For tons of adoring fans out there, Bonnaroo is the quintessential music festival. When I was in college at the University of Georgia Bonnaroo was a huge deal. As word continues to spread, more and more fans make the annual pilgrimage to beautiful Manchester, Tenn., to see their favorite bands. The festival has always been known for its waste reduction initiatives and green aspirations. This year, however, organizers are making an even bigger effort to live up to their 2008 award for "Outstanding Green Festival."Although the Bonnaroo Music and Arts Festival is known as one of the greenest festivals on the circuit, Bonnaroo has announced some new environmental initiatives for the 2009 event scheduled for June 11-14.
The festival has taken major steps to reduce its impact on the environment in the past. A company called Clean Vibes began handling the massive trash and recycling effort. Clean Vibes has recycled 60 percent of the waste at the past five festivals. That's an absolute ton when you think about the amount of waste that a multi-day festival like Bonnaroo can generate. In 2008, Bonnaroo even won the "Outstanding Greener Festival Award," the highest green accolade a festival can receive.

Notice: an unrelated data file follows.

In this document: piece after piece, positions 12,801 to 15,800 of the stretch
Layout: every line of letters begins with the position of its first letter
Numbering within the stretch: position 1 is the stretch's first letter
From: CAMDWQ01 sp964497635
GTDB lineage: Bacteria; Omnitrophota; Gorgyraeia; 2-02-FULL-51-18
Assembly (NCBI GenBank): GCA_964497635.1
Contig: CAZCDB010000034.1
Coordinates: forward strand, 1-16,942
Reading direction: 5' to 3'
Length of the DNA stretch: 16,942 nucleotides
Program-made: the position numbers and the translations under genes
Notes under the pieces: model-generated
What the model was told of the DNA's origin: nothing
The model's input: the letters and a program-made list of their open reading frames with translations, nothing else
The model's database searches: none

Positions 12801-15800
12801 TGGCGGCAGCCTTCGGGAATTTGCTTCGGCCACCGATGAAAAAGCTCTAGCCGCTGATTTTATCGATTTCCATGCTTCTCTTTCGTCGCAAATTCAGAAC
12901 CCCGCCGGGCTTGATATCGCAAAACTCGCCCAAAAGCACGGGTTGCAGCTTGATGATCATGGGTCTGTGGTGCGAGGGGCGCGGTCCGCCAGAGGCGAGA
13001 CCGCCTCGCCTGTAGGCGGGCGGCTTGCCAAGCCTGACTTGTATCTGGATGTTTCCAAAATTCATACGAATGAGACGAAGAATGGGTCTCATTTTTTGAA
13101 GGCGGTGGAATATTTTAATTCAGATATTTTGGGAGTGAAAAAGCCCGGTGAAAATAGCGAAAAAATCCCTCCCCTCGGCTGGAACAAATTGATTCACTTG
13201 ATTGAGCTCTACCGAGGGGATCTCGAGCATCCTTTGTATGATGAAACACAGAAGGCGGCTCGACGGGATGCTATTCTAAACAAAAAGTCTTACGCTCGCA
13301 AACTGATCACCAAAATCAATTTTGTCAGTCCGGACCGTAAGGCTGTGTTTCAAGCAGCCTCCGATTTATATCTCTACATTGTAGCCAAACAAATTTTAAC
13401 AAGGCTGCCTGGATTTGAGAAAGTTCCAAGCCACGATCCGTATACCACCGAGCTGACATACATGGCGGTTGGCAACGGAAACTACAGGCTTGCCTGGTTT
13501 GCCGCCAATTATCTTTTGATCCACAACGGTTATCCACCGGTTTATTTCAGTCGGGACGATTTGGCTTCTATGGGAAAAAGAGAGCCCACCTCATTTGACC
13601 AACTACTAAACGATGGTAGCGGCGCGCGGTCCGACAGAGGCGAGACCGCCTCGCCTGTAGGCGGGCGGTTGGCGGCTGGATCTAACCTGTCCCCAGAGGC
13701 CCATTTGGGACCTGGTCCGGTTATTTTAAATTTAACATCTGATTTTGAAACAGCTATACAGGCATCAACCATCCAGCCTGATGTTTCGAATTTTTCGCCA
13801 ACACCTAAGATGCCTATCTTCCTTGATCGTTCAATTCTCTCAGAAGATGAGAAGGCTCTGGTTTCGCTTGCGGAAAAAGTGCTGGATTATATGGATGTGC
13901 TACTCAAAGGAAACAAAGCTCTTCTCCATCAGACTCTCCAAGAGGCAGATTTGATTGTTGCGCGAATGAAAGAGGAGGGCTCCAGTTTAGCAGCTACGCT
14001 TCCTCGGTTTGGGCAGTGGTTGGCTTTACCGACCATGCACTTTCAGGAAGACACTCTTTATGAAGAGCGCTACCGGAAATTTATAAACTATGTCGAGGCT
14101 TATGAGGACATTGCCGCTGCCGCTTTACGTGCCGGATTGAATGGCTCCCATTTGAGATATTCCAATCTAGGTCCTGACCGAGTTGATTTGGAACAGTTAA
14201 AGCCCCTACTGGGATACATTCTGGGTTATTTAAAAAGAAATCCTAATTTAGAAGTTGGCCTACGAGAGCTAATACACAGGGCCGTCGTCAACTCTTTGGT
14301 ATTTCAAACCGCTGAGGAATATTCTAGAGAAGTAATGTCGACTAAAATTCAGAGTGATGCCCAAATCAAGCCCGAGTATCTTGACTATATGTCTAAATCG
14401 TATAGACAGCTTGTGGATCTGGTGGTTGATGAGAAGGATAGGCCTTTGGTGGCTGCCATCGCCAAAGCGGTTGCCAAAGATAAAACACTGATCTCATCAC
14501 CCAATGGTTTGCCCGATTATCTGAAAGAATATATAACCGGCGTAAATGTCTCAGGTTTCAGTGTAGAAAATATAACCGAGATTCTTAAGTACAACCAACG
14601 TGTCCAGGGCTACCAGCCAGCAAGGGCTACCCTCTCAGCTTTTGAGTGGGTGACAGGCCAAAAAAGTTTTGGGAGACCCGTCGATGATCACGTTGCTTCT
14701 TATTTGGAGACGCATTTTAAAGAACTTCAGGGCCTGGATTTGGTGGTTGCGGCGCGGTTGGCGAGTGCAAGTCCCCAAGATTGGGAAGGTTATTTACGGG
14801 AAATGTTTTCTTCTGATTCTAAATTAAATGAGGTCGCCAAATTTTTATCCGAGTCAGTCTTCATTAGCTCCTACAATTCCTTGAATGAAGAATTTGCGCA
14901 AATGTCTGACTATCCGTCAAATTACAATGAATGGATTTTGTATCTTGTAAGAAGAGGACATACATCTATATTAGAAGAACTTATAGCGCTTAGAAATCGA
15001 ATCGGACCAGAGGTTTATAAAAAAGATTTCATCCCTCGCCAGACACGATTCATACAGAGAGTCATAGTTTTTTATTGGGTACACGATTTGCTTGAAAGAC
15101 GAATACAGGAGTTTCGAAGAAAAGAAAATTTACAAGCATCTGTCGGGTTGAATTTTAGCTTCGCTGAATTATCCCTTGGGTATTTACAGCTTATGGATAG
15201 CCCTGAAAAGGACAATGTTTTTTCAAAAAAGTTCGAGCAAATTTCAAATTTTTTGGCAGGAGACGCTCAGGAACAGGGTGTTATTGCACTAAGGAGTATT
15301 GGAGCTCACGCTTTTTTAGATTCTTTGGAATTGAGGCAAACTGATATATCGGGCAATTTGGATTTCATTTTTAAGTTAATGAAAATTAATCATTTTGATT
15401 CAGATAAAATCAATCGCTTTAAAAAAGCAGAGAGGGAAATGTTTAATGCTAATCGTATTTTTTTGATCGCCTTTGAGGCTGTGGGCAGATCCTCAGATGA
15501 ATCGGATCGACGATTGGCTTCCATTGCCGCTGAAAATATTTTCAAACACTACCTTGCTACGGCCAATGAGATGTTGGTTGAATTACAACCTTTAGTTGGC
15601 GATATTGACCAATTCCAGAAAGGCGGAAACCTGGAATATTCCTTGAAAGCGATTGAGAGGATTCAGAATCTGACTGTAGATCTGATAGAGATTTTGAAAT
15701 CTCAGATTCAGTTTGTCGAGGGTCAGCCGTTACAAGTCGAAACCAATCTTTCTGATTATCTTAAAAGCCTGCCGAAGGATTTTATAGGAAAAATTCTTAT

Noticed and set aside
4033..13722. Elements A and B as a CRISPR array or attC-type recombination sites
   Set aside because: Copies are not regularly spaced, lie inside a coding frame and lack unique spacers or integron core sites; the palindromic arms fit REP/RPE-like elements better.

This year, Bonnaroo has announced the "green ticket program" so each event goer can add a small donation to their ticket price in order to support the festival's green charities. So far, 40 percent of patrons have participated. This year's theme of all things local will be visible in the abundance of local vendors and an emphasis on local foods. The festival will also plug directly into the local Duck River grid, reducing generator use by 70 percent and eliminating the festival's need for biodiesel fuel. Another biggy in terms of conservation includes the Less-Bottled Water Program through which water stations have been located all over the facility in order to re-fill bottles instead of using bottled water.